Sensor Coverage using Mobile Robots and Stationary Nodes

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In Procedings of the SPIE, volume 4868 (SPIE2002)

pp. 269-276, Boston, MA, August 2002

Sensor Coverage using Mobile Robots and Stationary Nodes

Maxim A. Batalin


and Gaurav S. Sukhatme



University of Southern California, Robotics Research Lab, Los Angeles,CA 90089, USA


We consider the dynamic sensor coverage problem in the absence of global localization information. In the regime where few sensors are available compared to the size of the space being explored, a successful strategy must effectively mobilize the sensors by mounting them on mobile robots. We present here an approach where mobile robots explore an uncharted environment, by deploying small communication beacons. These beacons act as local markers for preferred directions of further exploration. The robots never acquire a map of their surroundings, nor are localized, however they ensure timely coverage of all regions of the space by relying on the local instructions disseminated by the stationary communication beacons. Preliminary data from experiments suggest that our algorithm produces exploratory,patrol-like behavior, resulting in good spatial sensor coverage over time.

Keywords: Sensor network, static network, mobile network, mobile robots, coverage, exploration, patrolling


Coverage1 is the problem of arranging sensors in the environment, usually with the aim of detecting targets.

The target-detection sensors are often mounted on mobile robots, thereby reducing the problem to one of robot positioning. Such a capability is of obvious use in the detection of unfriendly targets (e.g military operations), monitoring (e.g. security), or urban search and rescue (USAR) in the aftermath of a natural or man-made disaster (e.g. building rubble due to an earthquake or other causes). Often, in such scenarios, global knowledge about the environment (e.g. a map) and robots (e.g. their locations) is missing or difficult to obtain. We focus on the design of ’minimalist’ algorithms for the dynamic blanket coverage problem under the fundamental constraint that global knowledge about the environment (e.g. Global Positioning System or a map) is unavailable.

We consider the sensor coverage problem as a problem of sensor network deployment (static and/or mobile). We present a brief overview of our previous work that suggests several different ways of approaching the problem and concentrate the main discussion on the latest variant of the work. The first approach, described in,2

deploys a mobile sensor network by dispersion and then applies local rules for sensor coverage maximization. The premise of this algorithm is that in order to achieve good coverage as a team, robots must ’spread out’ over the environment, i.e. if robots are too close to each other, their coverage areas overlap resulting in poor overall coverage. This premise is loosely inspired by the diffusive motion of fluid particles. Thus, robots not only perform obstacle avoidance, but are mutually repelled by each other within the range of their sensors. The approach depends on the ability of a robot to distinguish another robot from other objects in its environment. In addition, the motion of every robot is guided by its perceived coverage area, that is individually, robots try to move in the direction of coverage maximization. This is a local greedy approach. We have shown2 that the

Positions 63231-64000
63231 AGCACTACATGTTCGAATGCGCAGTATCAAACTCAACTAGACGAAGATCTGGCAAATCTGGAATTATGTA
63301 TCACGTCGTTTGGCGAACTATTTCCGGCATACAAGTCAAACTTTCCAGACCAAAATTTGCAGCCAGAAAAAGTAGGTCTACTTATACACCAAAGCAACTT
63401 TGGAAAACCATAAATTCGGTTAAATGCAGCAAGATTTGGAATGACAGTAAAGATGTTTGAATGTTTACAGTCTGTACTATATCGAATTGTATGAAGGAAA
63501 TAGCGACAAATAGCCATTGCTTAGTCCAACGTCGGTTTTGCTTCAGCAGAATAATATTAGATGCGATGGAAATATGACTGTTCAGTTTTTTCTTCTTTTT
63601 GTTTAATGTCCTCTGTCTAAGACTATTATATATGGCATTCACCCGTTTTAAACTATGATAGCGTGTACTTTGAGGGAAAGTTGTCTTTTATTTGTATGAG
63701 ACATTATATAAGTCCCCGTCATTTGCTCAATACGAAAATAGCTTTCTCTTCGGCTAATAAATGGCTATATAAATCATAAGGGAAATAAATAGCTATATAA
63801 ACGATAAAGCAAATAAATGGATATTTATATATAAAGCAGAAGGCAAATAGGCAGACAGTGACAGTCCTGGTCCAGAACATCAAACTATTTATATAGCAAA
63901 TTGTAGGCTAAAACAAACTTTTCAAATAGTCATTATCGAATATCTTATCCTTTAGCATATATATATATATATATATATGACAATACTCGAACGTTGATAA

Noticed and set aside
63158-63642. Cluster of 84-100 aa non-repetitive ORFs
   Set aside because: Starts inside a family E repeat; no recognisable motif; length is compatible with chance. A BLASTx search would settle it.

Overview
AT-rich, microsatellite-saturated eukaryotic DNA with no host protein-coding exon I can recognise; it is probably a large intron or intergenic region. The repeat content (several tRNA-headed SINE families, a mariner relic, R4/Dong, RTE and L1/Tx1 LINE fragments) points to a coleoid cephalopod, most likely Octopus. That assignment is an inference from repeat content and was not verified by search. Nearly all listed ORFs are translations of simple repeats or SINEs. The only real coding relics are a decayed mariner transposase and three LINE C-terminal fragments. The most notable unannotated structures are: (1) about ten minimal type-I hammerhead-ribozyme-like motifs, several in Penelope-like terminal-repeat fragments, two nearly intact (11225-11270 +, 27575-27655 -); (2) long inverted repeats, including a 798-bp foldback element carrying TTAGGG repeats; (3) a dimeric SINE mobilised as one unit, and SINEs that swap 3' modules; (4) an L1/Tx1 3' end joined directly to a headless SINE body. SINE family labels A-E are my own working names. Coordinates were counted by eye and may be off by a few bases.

nature of the interaction needed between robots is very simple and the overall design is minimalist.

Our second approach,3 on the other hand, assumes that the coverage requirements are such that every

point in the environment should be covered with certain frequency. The approach deploys static and mobile sensor networks and produces exploratory,patrol-like behavior. Robots deploy communication beacons into the environment to mark previously visited areas. These nodes act as local signposts for robots, which subsequently return to their vicinity. By deploying such (stationary) nodes into the environment, robots can make local decisions about their motion strategy. In the design of both systems we stress the general idea that local rules, minimalist and decentralized approach are the essential ingredients needed for creating reliable and


Figure 1. Hardware platforms: The Pioneer mobile robot and the mote beacon

robust coverage algorithms. The third approach, on which we focus here, is a variant of the second algorithm summarized above.

In this paper we briefly describe the approach and report on preliminary experimental validation of our approach. Figure 1 shows the two experimental platforms used - Pioneer 2DX mobile robot and a mote (used as a beacon).


The coverage paradigm was formulated by Gage1 and divided into three groups of useful behaviors. Blanket

(or Field) coverage, that aims to achieve a static arrangement of agents to maximize the detection rate of the targets in the sensor shadows. Barrier coverage, whose objective is to achieve a static arrangement of agents with the task of minimizing the probability of undetected target penetration through the barrier. Sweep coverage, that essentially represents a moving barrier coverage or can be achieved using random uncoordinated motion of agents (as shown in1). Our first approach2 proposed a solution to the Blanket coverage problem whereas the